Organic vs. non-organic has been, and will be for some time to come, a fiercely debated topic.  A friend recently told me she will only buy conventionally grown strawberries because they taste so much better, and she doesn’t care about the pesticides. I can’t agree, but all people are entitled to their opinions. And so the debate continues… 

Until next time…. Be Vibrant!  

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This Week's Wonder Woman: Hildegard of Bingen

March 13, 2019

Hildegard of Bingen (1098-1179) was a Renaissance woman only she was born just about 300 years before the Early Renaissance.

At about fourteen, she became a nun of the Order of St. Benedict and remained so for her entire eighty-one years. Hildegard was a visionary, theologian, writer, composer, artist, healer, reformer, medical practitioner, prophet, and poet. Her theological ideas became part of the Catholic Church, and even helped to shape modern theology. She was canonized (official declaration of Sainthood) and named a Doctor of the Church (only one of thirty-six, ever designated) by Pope Benedict XVI in 2012. She may have lived and worked only within the confines of the Catholic Church, but her contributions were world-influencing and her writing, prolific. Entering her stride at forty-two, Hildegard wrote about holistic healing, developed new forms of music and opera, and inspired modern philosophy and psychology. 700 years later, her writing influenced Carl Jung’s work on the subconscious in psychology. She also wrote extensively about nature, science, and cosmology, and about diet and nutrition. One of my favorite ideas Hildegard wrote about was her concept of the divine feminine as a positive creative force in the universe–something we are beginning to acknowledge in our world today, eight hundred years later.

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3 Simple Tests to Help Prevent a Heart Attack

March 11, 2019

Recently reported in People Magazine, Erica Kane of Pine Valley* suffered a heart attack in October of 2018. As I read the article, it didn’t surprise me that she never mentioned being tested for heart disease before the attack. Obviously, her doctor failed to order tests for her which would have revealed the 90% blockage in the main artery leading to her heart, and a 70% blockage in a branch artery even though her doctor knew her father had suffered a heart attack in his early forties. Looking at this information in black and white, it seems incredulous that her doctor had never ordered a Coronary Calcium Score to help gauge her risk.  And, once she had that number, she also needed a Carotid Intima-Media Thickness Test (CIMT) to measure the thickness of the inner two layers of the carotid artery, the artery located at the side of our necks. This simple, and painless, test can let doctors know if there is any thickening in the artery walls long before we might experience any symptoms of a cardiac incident. If the results of the CIMT are concerning, further tests such as a Doppler Ultrasound, an ultrasound for the blood vessels and the heart to see blood flow through the vessels and heart, a MRI Angiogram or MRA which allows doctors to see inside the blood vessels, or a Cardiac CT Scan, which produces dye-free multiple x-ray images of the heart and blood vessels, will give defining information about the state of our arteries and risk level for a heart attack. Even beginning with a simple stress test, doctors can get an idea of the condition of our hearts and whether some or all of the above tests are needed.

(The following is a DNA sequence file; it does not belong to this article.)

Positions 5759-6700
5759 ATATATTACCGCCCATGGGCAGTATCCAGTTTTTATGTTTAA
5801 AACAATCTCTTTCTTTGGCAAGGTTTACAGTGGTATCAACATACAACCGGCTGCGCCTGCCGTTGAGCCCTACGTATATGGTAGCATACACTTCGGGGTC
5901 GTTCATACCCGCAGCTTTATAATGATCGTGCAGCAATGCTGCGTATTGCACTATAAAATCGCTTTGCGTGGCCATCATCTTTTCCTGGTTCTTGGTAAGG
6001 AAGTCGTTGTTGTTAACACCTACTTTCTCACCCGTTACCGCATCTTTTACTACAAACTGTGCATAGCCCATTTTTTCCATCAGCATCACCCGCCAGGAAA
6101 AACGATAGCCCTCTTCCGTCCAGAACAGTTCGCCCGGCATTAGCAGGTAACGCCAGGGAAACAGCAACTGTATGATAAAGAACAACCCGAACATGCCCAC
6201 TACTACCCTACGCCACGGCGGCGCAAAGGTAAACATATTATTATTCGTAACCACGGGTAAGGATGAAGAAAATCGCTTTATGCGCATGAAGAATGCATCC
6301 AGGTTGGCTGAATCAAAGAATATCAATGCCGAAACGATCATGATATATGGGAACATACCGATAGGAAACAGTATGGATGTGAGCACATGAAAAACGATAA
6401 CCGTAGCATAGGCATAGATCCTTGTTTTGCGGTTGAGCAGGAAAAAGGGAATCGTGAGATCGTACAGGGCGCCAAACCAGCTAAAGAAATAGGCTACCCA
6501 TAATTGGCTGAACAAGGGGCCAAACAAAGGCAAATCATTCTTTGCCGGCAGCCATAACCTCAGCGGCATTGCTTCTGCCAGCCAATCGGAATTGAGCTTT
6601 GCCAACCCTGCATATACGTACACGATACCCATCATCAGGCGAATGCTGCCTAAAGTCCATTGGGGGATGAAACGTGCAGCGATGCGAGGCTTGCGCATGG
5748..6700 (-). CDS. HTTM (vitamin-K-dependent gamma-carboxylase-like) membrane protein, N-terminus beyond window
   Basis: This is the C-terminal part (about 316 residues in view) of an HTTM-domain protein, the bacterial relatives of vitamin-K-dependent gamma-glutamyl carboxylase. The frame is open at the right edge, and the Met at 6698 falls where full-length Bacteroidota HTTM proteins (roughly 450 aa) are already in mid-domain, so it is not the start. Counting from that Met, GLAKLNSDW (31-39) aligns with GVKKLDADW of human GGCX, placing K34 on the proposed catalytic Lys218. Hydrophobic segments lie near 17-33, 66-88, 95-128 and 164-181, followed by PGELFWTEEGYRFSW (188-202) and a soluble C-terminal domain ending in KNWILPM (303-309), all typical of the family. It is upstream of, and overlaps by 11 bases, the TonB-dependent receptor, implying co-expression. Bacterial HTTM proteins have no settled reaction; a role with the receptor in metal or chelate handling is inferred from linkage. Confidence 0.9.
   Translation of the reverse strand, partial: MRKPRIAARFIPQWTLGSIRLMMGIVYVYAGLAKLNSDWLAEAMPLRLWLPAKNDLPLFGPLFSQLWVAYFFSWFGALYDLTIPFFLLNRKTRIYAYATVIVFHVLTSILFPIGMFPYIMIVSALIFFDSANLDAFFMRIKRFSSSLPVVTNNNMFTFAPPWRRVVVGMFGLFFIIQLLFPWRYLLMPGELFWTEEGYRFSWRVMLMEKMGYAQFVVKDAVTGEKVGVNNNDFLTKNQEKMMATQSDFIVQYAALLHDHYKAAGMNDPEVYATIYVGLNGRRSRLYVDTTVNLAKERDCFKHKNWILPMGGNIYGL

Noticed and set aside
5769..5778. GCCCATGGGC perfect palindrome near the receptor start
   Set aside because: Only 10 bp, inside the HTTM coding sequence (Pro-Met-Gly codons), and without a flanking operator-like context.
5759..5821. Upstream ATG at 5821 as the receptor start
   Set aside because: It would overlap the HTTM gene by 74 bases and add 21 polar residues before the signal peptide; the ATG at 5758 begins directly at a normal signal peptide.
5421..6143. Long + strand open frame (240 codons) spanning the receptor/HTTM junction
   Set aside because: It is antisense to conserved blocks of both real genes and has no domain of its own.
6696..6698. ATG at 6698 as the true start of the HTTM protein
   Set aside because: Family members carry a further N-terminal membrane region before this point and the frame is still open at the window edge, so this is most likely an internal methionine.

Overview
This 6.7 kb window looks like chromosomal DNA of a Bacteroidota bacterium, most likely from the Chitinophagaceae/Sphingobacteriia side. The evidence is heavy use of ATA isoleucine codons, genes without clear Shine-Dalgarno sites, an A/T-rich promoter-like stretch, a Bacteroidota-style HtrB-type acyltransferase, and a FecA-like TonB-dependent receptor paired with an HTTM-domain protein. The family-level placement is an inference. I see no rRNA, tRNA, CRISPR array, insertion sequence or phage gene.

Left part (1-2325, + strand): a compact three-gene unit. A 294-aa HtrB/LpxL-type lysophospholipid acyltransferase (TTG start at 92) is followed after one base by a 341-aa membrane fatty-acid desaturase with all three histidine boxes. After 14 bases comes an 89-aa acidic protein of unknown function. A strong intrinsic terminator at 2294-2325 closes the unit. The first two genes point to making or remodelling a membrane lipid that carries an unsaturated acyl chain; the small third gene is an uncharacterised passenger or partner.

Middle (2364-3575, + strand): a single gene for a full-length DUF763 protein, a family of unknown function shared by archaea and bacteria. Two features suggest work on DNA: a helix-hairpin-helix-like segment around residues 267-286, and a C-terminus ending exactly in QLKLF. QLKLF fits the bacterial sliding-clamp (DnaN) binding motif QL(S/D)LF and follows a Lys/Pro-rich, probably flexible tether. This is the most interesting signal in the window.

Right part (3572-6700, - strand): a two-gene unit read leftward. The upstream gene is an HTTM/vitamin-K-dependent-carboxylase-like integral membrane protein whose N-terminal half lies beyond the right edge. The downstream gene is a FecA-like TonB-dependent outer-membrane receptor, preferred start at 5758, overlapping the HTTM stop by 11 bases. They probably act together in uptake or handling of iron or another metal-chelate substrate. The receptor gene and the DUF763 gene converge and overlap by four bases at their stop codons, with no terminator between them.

All this begs the question, why didn’t Erica Kane’s doctor order any of these, especially with a history of heart disease in her family? I have some history of heart disease in my family, and since I reached mid-life, my doctor orders both a coronary calcium score and a CIMT every time I have a physical. I don’t want to put Erica’s doctor on the defensive, but even today in 2019, women are far less likely to receive the same care and treatment as men when it comes to their health outside of female issues. We are also three times more likely than men to die following a serious heart attack as a result of receiving less equal care and treatment. In a landmark study done in Sweden over a ten-year period, 2003-2013, involving almost sixty-one thousand women, the researchers found this to be true. I watched my mother languish in a recovery facility, virtually ignored by her (male) physician after undergoing quadruple by-pass surgery. During that stay, she suffered from a host of easily avoidable complications due to basic negligence. I tried to intervene on her behalf, but since I was the baby in the family, no one would listen to me.